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New EU Commission’s estimates correct Italy’s forecast, 2017 growth seen at 0.9% with deficit set at 2.4% of GDP

by Beda Romano

The European Commission confirmed yesterday that its hotly awaited opinion on Italy’s 2017 budget plan is due to be published on November 16. Today the EU executive will publish new estimates for the Italian economy, which are expected to have worsened since the last forecasts in the spring. They will provide a first indication of the verdict Brussels is preparing on Italy’s budget plan, often in question at the European level.

Speaking in Brussels during a news conference on the sidelines of a monthly meeting of EU finance ministers, Italian Economy Minister Pier Carlo Padoan explained that he expected the EU figures to be roughly in line with the Italian government’s estimates. He spoke of the possibility of “slight deviations” rather than “significant differences”. He said there are no “observers that have thrown into doubt… the plausibility of our estimates.”

According to information gathered in Brussels, to verify today, the new EU estimates should point to slower growth than previously expected in 2017 (the forecast is seen at 0.9% compared to the 1.3% estimated by the Commission in the spring). Meanwhile Brussels is expected to increase its forecast for Italy’s deficit in 2017 (to 2.4% of gross domestic product, GDP, from 1.9%) and for its public debt (to 133.1% of GDP from a previous forecast of 131.8%). If these figures are confirmed, it is easier to understand why the Commission is worried about the trend in Italy’s public finances.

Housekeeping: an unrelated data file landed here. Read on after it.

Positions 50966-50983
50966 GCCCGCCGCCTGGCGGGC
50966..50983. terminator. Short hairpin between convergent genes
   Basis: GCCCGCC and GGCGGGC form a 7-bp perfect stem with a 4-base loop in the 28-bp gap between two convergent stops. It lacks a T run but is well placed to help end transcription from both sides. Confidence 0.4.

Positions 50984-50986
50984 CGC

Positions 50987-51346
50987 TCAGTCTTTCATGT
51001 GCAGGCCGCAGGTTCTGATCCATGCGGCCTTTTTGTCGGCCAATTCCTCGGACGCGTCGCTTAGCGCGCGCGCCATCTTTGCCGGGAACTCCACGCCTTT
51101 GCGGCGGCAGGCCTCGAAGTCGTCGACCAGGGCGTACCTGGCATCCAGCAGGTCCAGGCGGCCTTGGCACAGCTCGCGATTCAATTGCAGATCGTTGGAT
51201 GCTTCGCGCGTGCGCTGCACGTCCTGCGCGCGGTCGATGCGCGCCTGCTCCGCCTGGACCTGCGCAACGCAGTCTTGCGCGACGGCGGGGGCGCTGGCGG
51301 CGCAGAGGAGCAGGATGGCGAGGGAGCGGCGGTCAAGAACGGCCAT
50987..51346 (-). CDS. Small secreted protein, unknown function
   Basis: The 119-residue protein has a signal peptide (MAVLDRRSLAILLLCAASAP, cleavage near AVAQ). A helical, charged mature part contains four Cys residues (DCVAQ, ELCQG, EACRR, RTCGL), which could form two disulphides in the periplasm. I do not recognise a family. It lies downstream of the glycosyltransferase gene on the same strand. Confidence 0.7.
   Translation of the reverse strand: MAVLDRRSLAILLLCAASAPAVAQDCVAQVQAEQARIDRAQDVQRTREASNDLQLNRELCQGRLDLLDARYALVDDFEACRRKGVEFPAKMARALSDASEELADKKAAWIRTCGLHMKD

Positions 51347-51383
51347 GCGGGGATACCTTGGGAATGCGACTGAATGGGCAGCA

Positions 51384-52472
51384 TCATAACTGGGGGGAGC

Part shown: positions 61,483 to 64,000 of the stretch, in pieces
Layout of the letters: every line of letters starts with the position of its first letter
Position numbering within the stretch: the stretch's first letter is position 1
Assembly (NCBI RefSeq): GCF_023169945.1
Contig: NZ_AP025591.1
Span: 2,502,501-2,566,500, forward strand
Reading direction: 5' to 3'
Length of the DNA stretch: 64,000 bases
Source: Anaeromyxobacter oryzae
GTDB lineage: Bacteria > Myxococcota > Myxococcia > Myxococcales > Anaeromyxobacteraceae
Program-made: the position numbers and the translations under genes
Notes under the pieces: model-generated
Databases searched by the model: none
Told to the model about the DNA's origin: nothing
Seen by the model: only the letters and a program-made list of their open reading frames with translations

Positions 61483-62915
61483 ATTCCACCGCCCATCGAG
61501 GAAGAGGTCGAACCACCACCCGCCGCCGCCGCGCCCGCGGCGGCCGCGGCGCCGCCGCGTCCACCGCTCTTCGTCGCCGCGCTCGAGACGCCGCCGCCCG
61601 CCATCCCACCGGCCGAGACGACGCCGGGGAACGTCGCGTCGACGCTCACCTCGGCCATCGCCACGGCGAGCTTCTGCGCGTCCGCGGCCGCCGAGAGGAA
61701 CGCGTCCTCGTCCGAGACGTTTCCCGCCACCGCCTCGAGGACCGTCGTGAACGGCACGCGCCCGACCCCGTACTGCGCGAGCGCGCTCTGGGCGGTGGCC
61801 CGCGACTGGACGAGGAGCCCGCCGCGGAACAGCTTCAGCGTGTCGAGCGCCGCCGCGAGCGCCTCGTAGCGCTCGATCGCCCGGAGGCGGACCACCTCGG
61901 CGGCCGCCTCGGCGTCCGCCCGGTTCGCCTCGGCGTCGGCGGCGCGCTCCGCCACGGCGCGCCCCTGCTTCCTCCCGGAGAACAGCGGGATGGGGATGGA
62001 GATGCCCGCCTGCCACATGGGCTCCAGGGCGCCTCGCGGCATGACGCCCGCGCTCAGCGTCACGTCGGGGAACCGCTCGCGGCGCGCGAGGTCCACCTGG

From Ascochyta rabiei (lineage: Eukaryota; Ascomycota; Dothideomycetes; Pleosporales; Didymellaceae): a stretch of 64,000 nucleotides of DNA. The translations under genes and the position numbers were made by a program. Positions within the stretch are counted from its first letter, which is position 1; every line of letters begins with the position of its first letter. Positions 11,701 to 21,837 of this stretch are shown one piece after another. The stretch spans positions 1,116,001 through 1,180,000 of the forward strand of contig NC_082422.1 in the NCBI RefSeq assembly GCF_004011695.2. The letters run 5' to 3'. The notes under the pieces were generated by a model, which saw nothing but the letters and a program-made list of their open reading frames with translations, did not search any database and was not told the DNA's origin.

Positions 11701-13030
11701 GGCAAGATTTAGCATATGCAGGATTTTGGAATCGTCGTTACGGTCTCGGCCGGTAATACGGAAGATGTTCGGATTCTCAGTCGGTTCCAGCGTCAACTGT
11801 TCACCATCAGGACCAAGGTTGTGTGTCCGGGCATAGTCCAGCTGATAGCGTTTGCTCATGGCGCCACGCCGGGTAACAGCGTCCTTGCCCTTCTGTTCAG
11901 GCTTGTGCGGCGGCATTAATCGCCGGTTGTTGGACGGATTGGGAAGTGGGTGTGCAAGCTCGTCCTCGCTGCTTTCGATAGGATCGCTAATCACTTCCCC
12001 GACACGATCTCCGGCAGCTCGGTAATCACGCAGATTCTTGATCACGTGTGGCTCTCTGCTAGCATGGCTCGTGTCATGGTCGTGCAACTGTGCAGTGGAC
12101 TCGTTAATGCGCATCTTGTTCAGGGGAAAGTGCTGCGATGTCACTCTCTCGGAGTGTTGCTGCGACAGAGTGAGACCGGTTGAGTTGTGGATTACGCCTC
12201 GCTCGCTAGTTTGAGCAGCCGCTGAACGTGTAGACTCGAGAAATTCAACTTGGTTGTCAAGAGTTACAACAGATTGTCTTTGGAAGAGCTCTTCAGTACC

In comparison, the Italian government is targeting economic growth of 1.0% in 2017, a deficit of 2.3% of GDP and a public debt of 132.6% of GDP. Padoan wished to confirm yesterday that the debt should stabilize in 2016 and start to fall in 2017. Barclays investment bank expects the public debt to amount to 134.2% of GDP in 2016 and 135.2% of GDP in 2017, compared to 132.8% in 2015.

The political mood at the moment is characterized by a succession of criticism, taunts and spiteful remarks between Italian Prime Minister Matteo Renzi and Commission President Jean-Claude Juncker. The former is in the middle of campaigning ahead of the December 4 referendum on constitutional reform and he is tempted to criticize Brussels to reassure the Italian public that he is the right person to defend national interests. The latter can be short-tempered and is reluctant to accept the role of punching bag.

Italy’s budget plan is the subject of complicated negotiations, especially since the Commission expects Italian public finances to deteriorate in 2017. Renzi’s government had committed itself to a reduction of the structural deficit equal to 0.6% of GDP, but the text sent to Brussels forecasts an increase in this parameter equivalent to 0.4% of GDP. At the same time, the government has asked for budget flexibility worth 0.4% of GDP to face the spending needed for the refugee emergency and for recent earthquakes.

Yesterday Commission Vice-President Valdis Dombrovskis explained: “The budget rules foresee that spending for exceptional events, such as earthquakes, is a one-off,” he said, adding that this aspect of Italy’s budget would be closely assessed. It is clear that an agreement is needed on the total amount. Even Slovakian finance minister Peter Kazimir said that flexibility needs to be agreed according to the rules.

The aim of the Italian government is to get passed the December 4 referendum date unscathed. The Commission understands Italy’s reasons and does not want to whip up emotions ahead of the vote. But it cannot completely ignore the rules and above all it wants Italy to recognize the budget flexibility it has already enjoyed. Italy is hoping to get a judgment from Brussels by mid-month that is not too negative and above all, presents a wait-and-see approach.


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